New Impact Church has modern look, free coffee
by Gerald Browning
The new location of Impact Church may have a new, ultra-modern look, but it's heart contains the same message of welcoming others. The new building, located on M-21 directly across from the Meijer store, boasts lots of windows. This is not only to maximize the ambient light, but also to welcome passersby and to reach out to others in order to let them see into the "heart" of Impact Church.
"Whether we are here or not, I want [passersby] to feel the welcome arms of Jesus," stated Ryan Kresge, executive pastor of Impact Church.
The huge windows let the casual observer see right into the church, and the first thing they would see is a café, which serves free coffee and cappuccinos.
In a recent interview, Kresge spoke about the overhead doors with garage door-style windows that rise up, and the original wood that was used at the previous church.
"It was donated, aged wood," Kresge said.
The message with this, Kresge shared, was that even though the building is new and it has a new look, it is the same message and the same church.
The kids area has been updated with an entryway that features a light show. The large tunnel has special effects lights guiding the kids into the zone. There is a special-needs room that features a tactile sensory experience. In the old church, there was an area for kindergarten to fifth graders, but now they have the space to break the kids up even further so the groups could be more clustered with kids of similar comprehension levels.
"We were [also] to a little more developmentally-appropriate age brackets," Kresge stated. “There is a kindergarten, then a first through third grade room, and fourth and fifth have their own rooms, so the teachers could speak to the audiences more appropriately. Some of the rooms actually feature a stage for the kids to listen to a live concert and sing along with the band. In other rooms, there are stages set for puppeteers to tell stories.”
There may be a theme that is discussed in all of the rooms, and because the audiences are divided, they are able to get more age appropriate lessons. As such, Kresge adds, the family can be at home at the dinner table and talk about stories such as "David and Goliath," and each can add something to the conversation.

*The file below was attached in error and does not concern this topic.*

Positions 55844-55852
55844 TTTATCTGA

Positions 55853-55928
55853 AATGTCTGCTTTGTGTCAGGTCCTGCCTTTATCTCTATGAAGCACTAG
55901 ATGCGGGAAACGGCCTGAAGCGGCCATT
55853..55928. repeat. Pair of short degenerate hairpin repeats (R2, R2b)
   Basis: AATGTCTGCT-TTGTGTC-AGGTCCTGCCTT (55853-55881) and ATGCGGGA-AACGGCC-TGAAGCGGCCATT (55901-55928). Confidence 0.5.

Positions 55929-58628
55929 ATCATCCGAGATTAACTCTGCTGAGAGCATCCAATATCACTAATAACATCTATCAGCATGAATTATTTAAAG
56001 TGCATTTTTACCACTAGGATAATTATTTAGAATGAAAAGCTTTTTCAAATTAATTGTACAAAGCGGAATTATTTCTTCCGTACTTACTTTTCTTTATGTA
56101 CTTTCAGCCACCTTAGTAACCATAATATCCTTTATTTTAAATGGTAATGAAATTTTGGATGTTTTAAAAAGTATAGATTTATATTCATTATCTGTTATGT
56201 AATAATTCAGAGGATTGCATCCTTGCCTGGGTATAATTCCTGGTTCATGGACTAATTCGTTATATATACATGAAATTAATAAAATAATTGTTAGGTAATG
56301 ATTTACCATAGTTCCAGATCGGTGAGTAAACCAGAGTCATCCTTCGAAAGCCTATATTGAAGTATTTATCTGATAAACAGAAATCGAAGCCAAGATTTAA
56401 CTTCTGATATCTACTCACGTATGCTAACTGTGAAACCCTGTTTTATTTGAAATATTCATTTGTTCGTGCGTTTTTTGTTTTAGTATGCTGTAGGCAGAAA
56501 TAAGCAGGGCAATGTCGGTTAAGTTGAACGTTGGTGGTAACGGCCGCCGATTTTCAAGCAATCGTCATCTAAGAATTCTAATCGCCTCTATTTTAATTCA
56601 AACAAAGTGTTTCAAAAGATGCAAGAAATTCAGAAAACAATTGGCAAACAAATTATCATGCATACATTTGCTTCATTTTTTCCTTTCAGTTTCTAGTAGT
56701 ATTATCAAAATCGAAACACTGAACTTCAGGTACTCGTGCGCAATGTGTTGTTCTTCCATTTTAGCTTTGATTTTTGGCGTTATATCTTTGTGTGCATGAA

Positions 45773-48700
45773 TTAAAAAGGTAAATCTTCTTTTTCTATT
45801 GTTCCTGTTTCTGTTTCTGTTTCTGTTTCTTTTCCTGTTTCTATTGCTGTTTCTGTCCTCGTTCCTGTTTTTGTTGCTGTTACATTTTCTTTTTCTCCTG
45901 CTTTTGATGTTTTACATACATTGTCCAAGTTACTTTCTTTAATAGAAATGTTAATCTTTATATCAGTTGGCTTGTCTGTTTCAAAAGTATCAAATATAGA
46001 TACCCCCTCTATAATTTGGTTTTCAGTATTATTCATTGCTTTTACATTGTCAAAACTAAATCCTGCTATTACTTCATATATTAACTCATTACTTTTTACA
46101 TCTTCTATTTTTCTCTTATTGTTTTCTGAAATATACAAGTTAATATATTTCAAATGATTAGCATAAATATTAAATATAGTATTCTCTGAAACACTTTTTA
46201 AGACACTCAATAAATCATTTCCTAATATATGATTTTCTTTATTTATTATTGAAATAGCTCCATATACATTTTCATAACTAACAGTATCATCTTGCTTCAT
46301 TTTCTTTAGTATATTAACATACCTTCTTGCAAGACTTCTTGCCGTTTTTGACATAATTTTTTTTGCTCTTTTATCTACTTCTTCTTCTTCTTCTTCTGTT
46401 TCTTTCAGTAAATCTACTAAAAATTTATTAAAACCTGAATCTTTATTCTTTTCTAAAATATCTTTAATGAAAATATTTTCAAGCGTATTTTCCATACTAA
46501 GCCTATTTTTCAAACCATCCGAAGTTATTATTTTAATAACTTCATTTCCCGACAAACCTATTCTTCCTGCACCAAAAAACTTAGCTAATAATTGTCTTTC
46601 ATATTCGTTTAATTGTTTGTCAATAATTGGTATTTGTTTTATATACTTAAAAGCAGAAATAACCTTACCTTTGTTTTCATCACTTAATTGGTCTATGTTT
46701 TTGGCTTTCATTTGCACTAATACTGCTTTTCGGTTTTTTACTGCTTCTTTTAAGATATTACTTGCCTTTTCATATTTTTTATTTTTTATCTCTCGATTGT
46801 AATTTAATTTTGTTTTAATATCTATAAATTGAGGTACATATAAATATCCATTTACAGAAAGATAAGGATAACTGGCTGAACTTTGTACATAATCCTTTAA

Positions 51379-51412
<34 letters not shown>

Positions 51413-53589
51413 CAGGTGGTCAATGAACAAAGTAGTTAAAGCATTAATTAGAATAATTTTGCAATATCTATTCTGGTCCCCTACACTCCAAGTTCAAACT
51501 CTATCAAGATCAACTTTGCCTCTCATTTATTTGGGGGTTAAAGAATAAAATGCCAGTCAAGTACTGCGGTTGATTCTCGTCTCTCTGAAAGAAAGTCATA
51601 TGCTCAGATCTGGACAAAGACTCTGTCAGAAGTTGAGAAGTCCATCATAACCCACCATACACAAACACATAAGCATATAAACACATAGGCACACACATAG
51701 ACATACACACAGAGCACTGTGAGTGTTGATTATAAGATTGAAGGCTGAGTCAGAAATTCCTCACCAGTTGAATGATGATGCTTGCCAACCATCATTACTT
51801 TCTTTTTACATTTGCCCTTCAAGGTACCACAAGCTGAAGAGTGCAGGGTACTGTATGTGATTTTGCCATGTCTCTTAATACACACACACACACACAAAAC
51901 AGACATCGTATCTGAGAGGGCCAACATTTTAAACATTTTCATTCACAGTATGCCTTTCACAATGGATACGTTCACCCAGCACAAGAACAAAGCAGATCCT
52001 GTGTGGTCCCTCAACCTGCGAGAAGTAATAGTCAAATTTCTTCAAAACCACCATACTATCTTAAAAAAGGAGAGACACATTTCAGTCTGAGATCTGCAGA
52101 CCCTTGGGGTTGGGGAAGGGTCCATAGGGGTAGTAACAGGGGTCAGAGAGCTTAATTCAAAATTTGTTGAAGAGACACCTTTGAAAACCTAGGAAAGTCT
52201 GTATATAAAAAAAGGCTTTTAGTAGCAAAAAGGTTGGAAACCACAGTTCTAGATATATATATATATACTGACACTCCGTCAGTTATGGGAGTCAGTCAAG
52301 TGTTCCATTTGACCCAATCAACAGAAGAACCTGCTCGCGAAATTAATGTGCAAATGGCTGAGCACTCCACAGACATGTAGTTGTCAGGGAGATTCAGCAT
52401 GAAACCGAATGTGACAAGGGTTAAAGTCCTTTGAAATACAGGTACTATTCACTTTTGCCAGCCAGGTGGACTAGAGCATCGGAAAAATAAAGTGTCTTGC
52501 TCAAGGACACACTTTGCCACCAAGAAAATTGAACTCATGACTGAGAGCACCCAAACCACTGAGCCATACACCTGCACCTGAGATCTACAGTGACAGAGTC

Another feature that was in the other building, that Impact has brought over with them, was a separate "quiet room" for parents who have children or are nursing. This room will allow them to see and hear the sermon in a room adjacent to the main auditorium and still manage the family.
The main auditorium is much larger and can accommodate a significant band on the stage. With comfortable chairs, high quality lights and sound systems, the church can spread their message more effectively. A major theme that Kresge spoke about was being a "church for the world." This was continued with the discussion of how the church uses natural light in the auditorium and in some of the offices in the back of the church. The offices also continue with the sleek, almost minimalist, look.
With the fact that there are a lot of performances on stage by the staff of Impact, as well as kids and bands, there is a "green room" for the performers to rest and prepare for their event. It boasts a television to follow along with the sermons, plus a kitchenette, bathroom and sitting area.
Another major feature is a private room for counseling families and worshippers. The room, just like many of the others, is decorated with muted, calming colors and furniture to simulate a family room in a house. There is even a private entrance in the back of the building with a receptionist area for further privacy.
Even though there are many offices, kids rooms, a common kids area with basketball hoops and a stage for a band with cool smoke machines and lights, the major bulk of the space seems to be devoted to the auditorium and the entryway, which adds to the philosophy of making Impact accessible to many people.